My recent personal experiences (and stumbles) with a family of an autistic child have reminded me of the difficulties in parenting special needs kids. Imagine the hardship of managing this as a single parent! To be sure, this is not scientific data, but I have seen these four scenarios played out many times over the years.
- Royalty: The special needs child is king or queen of the family. That child’s interests drive activities, purchases, and time investments. You can make a strong case for this preferential treatment, especially when the child is low to moderate functioning. Who needs another tantrum when all it takes is an X-Box or the purchase of every Lego Star Wars set? On the other hand, what happens to siblings (and finances) in this type of environment? I have found that sibling responses are typically at opposite ends of the continuum. Sibs may share the same obsessions or they may resent the kingly role and act as not-so-subtle saboteurs. Marriages often suffer when a child becomes royalty. There never seems to be enough time for the commoners.
- Insulated: These are usually single-child families who are most likely to deny their child is autistic. The family is socially isolated but manages to latch onto one other kid (usually younger or older) as a playmate for the child. These parents struggle mightily when schools tell them their child is atypical, but by middle school, there is no denying the social problems and narrow range of interests which characterize autism. If they have the resources, these families tend to head for private schools where they run into other refugees of school conflicts.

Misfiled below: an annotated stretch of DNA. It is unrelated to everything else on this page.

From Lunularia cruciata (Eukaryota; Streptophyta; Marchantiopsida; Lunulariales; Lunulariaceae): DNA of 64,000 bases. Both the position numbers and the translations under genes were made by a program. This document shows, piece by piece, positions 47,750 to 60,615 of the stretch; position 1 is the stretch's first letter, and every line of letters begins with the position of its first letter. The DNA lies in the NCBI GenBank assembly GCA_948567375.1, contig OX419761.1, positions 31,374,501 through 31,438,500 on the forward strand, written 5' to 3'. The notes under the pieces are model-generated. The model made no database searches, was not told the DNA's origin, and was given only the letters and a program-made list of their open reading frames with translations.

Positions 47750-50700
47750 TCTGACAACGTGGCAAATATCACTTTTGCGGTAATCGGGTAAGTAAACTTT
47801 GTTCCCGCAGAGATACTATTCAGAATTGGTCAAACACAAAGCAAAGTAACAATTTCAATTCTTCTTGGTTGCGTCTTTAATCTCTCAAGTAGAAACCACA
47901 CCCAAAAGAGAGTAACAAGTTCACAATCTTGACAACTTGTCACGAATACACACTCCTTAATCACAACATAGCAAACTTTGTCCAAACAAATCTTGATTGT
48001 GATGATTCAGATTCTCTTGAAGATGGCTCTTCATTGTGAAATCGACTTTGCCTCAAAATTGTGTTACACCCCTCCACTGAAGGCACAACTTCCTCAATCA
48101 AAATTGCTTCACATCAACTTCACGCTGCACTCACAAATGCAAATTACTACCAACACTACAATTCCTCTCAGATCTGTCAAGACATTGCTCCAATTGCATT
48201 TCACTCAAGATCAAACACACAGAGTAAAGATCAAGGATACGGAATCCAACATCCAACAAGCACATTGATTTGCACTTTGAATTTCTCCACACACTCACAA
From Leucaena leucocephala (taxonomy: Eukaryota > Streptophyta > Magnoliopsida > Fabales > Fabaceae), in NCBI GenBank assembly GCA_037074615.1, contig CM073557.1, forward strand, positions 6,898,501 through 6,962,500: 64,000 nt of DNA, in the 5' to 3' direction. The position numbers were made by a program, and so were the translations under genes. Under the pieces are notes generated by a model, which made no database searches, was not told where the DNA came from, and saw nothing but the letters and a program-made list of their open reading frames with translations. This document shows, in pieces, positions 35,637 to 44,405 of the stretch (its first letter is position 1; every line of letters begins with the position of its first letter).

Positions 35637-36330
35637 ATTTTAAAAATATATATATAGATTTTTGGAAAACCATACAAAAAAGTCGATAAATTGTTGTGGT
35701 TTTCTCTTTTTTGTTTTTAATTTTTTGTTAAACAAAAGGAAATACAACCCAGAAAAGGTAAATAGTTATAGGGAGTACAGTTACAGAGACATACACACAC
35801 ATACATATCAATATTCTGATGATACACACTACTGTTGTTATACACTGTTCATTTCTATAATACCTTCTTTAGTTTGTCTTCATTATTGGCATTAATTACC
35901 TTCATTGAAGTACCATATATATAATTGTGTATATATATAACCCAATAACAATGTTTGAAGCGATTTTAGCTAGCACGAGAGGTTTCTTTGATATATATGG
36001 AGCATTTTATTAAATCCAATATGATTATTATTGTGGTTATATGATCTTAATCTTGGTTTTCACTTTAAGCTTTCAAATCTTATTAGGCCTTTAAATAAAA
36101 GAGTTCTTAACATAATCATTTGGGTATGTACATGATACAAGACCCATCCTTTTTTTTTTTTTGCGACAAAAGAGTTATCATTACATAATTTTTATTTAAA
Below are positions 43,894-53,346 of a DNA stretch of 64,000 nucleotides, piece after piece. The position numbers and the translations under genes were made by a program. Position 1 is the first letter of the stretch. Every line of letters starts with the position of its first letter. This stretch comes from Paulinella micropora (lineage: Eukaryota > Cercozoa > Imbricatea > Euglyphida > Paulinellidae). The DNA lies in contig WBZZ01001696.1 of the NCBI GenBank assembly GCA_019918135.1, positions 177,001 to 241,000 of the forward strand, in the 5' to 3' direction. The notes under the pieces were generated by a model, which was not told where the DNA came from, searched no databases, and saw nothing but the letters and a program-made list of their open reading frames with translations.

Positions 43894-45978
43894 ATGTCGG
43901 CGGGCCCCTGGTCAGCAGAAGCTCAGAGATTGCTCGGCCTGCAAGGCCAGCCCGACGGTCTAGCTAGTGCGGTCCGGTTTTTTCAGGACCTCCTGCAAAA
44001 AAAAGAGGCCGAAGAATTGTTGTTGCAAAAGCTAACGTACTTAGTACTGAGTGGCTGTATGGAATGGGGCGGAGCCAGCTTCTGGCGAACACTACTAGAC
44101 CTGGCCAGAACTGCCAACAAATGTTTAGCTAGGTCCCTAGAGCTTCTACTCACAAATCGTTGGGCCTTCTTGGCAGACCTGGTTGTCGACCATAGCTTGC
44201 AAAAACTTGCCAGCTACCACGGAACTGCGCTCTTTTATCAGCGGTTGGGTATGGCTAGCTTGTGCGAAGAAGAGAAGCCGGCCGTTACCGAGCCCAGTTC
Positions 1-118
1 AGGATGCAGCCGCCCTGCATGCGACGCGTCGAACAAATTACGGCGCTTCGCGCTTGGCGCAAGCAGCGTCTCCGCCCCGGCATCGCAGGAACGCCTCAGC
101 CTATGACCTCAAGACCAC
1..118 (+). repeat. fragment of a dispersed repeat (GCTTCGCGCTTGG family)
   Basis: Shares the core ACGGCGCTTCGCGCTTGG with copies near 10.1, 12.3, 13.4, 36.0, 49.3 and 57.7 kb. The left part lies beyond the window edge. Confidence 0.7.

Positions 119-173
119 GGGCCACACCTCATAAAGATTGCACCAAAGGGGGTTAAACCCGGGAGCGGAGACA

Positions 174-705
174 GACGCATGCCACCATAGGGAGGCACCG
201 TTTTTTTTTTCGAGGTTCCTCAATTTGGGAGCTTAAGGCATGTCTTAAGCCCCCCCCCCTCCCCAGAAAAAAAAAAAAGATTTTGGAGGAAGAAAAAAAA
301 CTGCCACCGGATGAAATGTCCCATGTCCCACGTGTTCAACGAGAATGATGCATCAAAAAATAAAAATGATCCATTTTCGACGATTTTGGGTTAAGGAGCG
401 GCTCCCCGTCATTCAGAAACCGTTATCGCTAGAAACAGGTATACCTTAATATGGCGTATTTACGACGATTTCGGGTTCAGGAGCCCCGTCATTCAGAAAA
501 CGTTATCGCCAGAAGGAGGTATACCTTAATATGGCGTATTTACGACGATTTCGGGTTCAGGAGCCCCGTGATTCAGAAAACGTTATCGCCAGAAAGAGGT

- Conflicted: This particular scenario can be fastened onto any of the above, which causes greater anguish for all concerned. Parents are in serious conflict about their child’s “specialness.” One says there is no problem and the other has spent hours poring over websites on autism. This scenario is most common when one parent has social issues not unlike the child’s. Parent conferences become a tightrope experience for educators, who may feel as though they are talking to an adult version of the student. Teachers are prone to comments like, “That acorn didn’t fall far from the tree.”
- Integrated: This is the most preferable outcome, in my mind. In this scenario, the autistic child is identified but does not shove the other hatchlings out of the nest. The family often accesses community resources and is linked to other families with special needs kids. Sometimes these families have more than one autistic child, so parents may end up on school committees and serve as advocates for special education services. Sibs get equal recognition and are supportive of the special needs kiddo.
None of this is meant as condemnation, or I would be first in line. These scenarios occur in families without special needs kids, too, or at various times in a child’s development. I think the value of analyzing these dynamics lies in determining the best educator responses to each one. More on that in my next post.